Album review

The Ruts - 999

999

999/SEPARATES

BOTH EMI

From the siren that opens The Ruts' "Babylon's Burning", the first track off these two EMI repackagings of classic punk fare, we're bovver-booted back to Fatcher's Britain with vigour and vividness. Digital remastering emasculates the rawness but highlights the power-pop credentials of Southall's finest—"Staring At The Rude Boys" was a crafty Jam/Clash hybrid, and there's bucketloads more invention and chops than was normally put before the crophead unwashed. "Jah War" inhales the ganja of honky dub as convincingly as anything by The Clash, and "Love In Vain" is a bizarre white-boy stab at lovers' rock.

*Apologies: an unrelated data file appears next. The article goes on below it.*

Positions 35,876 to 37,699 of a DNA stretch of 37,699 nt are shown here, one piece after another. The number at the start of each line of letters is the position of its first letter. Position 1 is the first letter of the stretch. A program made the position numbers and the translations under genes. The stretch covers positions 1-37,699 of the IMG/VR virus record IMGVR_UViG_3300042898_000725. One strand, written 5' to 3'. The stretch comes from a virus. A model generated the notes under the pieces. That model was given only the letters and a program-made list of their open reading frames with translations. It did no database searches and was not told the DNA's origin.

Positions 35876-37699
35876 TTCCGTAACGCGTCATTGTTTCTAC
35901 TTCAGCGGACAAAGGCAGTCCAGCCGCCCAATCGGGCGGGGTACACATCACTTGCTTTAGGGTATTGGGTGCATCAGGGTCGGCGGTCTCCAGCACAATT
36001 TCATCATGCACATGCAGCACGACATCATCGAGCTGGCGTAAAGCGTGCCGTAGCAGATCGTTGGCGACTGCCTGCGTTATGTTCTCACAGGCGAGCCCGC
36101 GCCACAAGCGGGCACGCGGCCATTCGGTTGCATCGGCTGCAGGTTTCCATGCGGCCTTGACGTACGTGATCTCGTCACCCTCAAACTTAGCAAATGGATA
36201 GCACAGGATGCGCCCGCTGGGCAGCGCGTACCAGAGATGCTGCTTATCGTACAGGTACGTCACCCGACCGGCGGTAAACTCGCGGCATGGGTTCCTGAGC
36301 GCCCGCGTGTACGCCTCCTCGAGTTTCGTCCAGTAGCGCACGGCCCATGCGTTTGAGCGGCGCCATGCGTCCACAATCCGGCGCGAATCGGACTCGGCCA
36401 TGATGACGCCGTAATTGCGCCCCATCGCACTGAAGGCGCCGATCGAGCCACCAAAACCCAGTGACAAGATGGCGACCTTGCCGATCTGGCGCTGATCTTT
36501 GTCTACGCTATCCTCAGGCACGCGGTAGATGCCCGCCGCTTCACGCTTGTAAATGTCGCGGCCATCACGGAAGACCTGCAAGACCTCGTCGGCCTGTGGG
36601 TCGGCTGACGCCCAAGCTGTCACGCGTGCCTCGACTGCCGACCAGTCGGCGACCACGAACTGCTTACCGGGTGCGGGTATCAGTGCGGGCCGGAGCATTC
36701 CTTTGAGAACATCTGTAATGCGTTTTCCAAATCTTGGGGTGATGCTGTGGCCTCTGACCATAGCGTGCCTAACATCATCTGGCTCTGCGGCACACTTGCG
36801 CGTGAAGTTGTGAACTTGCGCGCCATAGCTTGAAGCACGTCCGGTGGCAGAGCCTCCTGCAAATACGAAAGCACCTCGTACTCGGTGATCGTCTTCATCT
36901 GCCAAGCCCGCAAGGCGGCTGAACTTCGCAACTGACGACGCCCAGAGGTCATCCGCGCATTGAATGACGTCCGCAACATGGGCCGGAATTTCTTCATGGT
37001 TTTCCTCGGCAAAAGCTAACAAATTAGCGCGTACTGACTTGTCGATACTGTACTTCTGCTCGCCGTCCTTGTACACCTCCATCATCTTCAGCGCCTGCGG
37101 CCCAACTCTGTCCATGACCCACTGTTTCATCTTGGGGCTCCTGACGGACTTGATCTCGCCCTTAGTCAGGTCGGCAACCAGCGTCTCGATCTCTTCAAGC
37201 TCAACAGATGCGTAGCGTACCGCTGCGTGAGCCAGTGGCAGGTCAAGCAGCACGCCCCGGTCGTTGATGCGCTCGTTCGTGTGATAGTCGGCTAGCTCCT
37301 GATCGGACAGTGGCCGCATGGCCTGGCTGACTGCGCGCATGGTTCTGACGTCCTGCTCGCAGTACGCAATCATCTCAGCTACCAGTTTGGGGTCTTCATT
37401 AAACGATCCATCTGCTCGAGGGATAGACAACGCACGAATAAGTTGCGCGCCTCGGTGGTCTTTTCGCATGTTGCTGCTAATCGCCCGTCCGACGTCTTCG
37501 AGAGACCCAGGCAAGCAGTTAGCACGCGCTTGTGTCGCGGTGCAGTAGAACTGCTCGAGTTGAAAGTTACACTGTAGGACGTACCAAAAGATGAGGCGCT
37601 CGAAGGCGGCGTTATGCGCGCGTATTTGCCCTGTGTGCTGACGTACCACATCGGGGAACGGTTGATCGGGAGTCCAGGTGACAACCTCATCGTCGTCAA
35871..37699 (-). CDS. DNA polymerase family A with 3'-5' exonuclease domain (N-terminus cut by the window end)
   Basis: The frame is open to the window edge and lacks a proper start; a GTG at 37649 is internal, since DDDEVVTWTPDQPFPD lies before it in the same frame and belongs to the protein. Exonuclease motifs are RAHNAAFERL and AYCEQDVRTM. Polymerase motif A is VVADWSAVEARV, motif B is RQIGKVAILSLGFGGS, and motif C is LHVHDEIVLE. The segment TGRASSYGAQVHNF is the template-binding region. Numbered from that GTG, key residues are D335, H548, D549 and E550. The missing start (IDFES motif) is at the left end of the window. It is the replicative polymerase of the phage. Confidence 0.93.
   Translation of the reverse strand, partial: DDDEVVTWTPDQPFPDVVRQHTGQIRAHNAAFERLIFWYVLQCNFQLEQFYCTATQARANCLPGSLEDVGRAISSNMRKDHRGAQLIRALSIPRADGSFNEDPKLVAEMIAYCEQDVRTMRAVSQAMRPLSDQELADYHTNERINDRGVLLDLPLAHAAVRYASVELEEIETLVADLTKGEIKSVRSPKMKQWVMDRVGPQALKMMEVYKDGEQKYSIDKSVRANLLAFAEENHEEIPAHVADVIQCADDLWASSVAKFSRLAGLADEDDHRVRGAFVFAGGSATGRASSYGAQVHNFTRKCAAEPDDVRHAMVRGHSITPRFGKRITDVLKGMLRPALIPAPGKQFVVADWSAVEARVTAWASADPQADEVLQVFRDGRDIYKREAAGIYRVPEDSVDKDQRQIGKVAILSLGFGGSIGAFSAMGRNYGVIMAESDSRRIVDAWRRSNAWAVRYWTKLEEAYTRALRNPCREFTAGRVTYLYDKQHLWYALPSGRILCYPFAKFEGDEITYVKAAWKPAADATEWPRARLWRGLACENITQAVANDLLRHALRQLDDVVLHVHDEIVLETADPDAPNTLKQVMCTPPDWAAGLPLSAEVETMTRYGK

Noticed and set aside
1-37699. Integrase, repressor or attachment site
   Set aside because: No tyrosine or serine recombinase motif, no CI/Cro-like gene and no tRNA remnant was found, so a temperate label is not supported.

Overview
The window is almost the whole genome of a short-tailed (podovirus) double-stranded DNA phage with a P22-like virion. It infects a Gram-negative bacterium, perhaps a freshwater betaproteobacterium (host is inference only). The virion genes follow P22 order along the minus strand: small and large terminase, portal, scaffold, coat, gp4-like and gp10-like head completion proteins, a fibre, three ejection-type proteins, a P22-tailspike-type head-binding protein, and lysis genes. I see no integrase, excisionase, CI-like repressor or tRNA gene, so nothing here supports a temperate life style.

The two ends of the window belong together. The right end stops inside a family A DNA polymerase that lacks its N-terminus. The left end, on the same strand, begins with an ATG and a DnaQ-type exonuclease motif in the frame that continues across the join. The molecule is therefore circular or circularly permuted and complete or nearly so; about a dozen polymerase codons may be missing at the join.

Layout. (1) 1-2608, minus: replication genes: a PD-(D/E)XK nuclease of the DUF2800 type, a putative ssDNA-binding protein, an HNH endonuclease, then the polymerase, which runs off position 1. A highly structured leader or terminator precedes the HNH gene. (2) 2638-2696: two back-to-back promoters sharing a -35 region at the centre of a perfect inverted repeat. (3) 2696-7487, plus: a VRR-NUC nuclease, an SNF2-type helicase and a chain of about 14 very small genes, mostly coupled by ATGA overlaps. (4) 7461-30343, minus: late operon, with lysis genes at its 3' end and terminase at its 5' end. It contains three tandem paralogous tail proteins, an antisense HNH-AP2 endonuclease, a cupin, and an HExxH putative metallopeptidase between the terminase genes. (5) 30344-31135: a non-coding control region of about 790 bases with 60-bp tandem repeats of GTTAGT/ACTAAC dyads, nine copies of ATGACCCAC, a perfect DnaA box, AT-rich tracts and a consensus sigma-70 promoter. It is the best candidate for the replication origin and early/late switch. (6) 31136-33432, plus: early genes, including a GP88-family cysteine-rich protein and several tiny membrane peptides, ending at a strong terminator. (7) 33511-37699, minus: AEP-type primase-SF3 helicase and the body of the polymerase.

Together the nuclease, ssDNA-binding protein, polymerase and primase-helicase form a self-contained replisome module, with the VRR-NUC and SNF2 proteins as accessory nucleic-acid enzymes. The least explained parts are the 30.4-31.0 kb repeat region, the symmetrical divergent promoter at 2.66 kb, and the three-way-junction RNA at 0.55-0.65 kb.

The Ruts died in 1980 with lead singer Malcolm Owen, and therefore didn't play into their dotage in endless punk revival festivals. That is 999's richly-deserved fate, for, like this set, it gives new generations a chance to despise their caricature, underpowered, nerdy hybrid of punk and R&B, still sounding like a genre parody by Kenny Everett on an off day. Makes Eater sound as classy as Shostakovich.

Rating: 4 / 10


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